Our story begins with the vision of Ayuba Gufwan, polio survivor and founder of the Beautiful Gate Handicapped People Center in Jos, Nigeria.

Ayuba contracted polio when he was four years old. His family sent him to a special school to teach him to walk. When Ayuba finished the third grade, his father told him it was a waste of money to keep paying school fees for a boy who walked on his hands.

When he was 19 years old, his uncle built him a wheelchair, and he went back to the fourth grade. With enormous determination he finished high school and teachers’ college, and the Law School Faculty at the University of Jos. He is a Rotarian, is married, has five children, and he is dedicated to helping the thousands of disabled polio victims Ayuba’s story

In 1999 he met Dr. Ron Rice, a retired Presbyterian pastor from Seattle, Washington. Together they formed a partnership called Beautiful Gate Handicapped People Center. They opened a workshop employing local residents to build self-peddled tricycles from locally distributed bicycle parts and give them to polio victims.

In early 2008, Ann Lee Hussy, a Rotarian, past District Governor from Maine, and a polio survivor, met Ayuba as a participant in a Polio National Immunization Day.  She had known of his workshop, but this was their first actual meeting:

In my mind, what Ayuba and his associates were doing with so little recalled a quotation from Dr. Jonas Salk, who developed the anti-polio vaccine:  “Hope lies in dreams, in imagination, and in the courage of those who dare to make dreams into reality….”

Feeling the courage and imagination welling from Ayuba’s soul, I knew his dreams would become reality and I wanted to be part of them.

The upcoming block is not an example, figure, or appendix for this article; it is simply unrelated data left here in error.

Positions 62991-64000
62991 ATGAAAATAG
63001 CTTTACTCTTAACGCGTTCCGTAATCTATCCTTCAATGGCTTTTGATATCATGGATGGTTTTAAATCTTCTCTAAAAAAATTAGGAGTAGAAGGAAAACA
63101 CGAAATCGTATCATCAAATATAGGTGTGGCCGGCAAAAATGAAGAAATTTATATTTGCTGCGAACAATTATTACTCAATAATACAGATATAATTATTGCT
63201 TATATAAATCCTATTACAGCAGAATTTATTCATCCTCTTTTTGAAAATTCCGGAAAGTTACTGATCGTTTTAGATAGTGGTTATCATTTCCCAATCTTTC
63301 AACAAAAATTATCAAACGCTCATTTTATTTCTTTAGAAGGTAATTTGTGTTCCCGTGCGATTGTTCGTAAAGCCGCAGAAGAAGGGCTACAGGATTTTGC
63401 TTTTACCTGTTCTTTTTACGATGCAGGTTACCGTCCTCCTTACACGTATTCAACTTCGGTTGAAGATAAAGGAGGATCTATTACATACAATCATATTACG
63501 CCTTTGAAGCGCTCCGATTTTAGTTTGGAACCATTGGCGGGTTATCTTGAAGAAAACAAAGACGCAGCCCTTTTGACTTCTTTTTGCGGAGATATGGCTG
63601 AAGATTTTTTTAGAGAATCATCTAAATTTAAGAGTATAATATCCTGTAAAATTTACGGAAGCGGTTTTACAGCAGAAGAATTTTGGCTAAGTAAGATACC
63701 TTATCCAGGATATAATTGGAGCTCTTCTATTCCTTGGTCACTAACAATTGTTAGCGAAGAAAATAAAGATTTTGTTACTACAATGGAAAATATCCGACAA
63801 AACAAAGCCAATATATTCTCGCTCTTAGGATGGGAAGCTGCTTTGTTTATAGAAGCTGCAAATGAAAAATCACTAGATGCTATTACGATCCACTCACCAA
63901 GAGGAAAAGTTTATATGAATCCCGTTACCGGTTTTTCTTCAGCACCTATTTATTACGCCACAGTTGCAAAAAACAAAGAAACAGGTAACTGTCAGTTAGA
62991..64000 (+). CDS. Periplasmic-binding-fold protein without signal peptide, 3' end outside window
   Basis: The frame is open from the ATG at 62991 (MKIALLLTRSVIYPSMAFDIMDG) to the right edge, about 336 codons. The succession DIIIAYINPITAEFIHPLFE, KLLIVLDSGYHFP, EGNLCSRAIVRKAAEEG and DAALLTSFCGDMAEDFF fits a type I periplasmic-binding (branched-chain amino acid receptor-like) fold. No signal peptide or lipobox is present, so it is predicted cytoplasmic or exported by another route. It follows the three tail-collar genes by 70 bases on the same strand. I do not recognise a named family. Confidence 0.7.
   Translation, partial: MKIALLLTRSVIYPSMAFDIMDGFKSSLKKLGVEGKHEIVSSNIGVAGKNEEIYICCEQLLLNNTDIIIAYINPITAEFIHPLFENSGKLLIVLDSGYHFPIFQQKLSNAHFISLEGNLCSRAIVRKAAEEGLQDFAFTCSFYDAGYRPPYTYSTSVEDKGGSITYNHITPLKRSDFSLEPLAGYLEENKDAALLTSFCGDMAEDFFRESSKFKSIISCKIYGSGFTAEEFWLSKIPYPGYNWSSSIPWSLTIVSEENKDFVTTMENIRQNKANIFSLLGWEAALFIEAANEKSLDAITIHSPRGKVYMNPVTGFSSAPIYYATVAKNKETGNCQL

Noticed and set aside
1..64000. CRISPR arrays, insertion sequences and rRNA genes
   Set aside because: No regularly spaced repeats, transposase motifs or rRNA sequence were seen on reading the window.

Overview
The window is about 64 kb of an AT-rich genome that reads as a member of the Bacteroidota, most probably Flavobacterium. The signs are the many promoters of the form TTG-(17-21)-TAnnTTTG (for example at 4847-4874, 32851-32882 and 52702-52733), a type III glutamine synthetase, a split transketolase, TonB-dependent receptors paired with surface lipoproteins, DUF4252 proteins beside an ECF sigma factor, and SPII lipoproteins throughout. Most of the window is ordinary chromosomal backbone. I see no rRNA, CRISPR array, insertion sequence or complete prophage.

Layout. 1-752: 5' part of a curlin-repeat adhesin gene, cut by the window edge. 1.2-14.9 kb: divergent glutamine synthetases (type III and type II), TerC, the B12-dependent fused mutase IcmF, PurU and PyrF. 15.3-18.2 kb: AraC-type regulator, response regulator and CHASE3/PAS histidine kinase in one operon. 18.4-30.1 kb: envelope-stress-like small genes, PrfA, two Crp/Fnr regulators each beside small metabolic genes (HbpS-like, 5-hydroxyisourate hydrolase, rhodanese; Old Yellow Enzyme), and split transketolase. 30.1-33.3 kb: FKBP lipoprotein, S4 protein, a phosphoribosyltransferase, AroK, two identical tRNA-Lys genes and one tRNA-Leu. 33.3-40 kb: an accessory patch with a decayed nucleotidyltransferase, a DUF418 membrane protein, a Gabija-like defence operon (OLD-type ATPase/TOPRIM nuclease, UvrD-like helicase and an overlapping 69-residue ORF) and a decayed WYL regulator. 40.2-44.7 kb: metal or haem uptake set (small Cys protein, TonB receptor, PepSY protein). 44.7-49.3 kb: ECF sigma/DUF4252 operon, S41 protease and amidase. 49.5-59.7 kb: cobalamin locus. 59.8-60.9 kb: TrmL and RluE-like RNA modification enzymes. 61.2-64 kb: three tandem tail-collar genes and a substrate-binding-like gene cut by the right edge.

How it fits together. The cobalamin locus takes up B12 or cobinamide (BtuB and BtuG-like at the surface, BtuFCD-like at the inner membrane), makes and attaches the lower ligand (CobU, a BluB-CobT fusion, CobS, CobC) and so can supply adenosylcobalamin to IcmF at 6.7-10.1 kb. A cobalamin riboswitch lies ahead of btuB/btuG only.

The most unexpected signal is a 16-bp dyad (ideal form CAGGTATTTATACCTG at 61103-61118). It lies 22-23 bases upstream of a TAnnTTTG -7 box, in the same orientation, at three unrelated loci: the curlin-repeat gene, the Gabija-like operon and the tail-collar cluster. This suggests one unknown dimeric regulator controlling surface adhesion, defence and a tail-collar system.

Shortly after returning home from that providential meeting, Ann Lee met Al Bonney, president-elect of the Rotary Club of Traverse City, Michigan, and asked him to lead a grant application effort which could benefit the Beautiful Gate Handicapped People Center. Al recalls:
We met at the Rotary International Convention in Los Angeles, and I was immediately impressed by the potential of helping the Beautiful Gate,” recalls Al. “As a polio survivor, Ann Lee’s passion for this project was readily apparent. There was no question in my mind that I wanted to be part of Ayuba’s dream too.

There followed a series of alliances and hands-across-the-globe efforts which led to a $136,000 Rotary Foundation matching grant for supplies and equipment to build 1000 wheelchairs. Led by the Casco Bay Sunrise and Traverse City Rotary clubs, 25 other Rotary clubs on three continents joined the Rotary Foundation and the Polio Survivors Rotary Action Group to finally, in January of 2010, send a check for $136,000 to the Rotary Club of Naraguta in Jos, Nigeria enabling Ayuba to accelerate his work.

So in January of 2010, the Beautiful Gate Handicapped People Center began ordering equipment which would improve manufacturing efficiency, and the necessary bicycle parts to build and distribute 800 wheelchairs to polio survivors across the northern five states in Nigeria that continued to have new polio cases every year.

Since the need for wheelchairs remains unfulfilled, Wheels of Hope was created to provide the Beautiful Gate Handicapped People Center with a way to sustain its efforts in the future.

Thus, the hands-around-the-world alliance continues.  And your wheelchair purchase contributes to that life….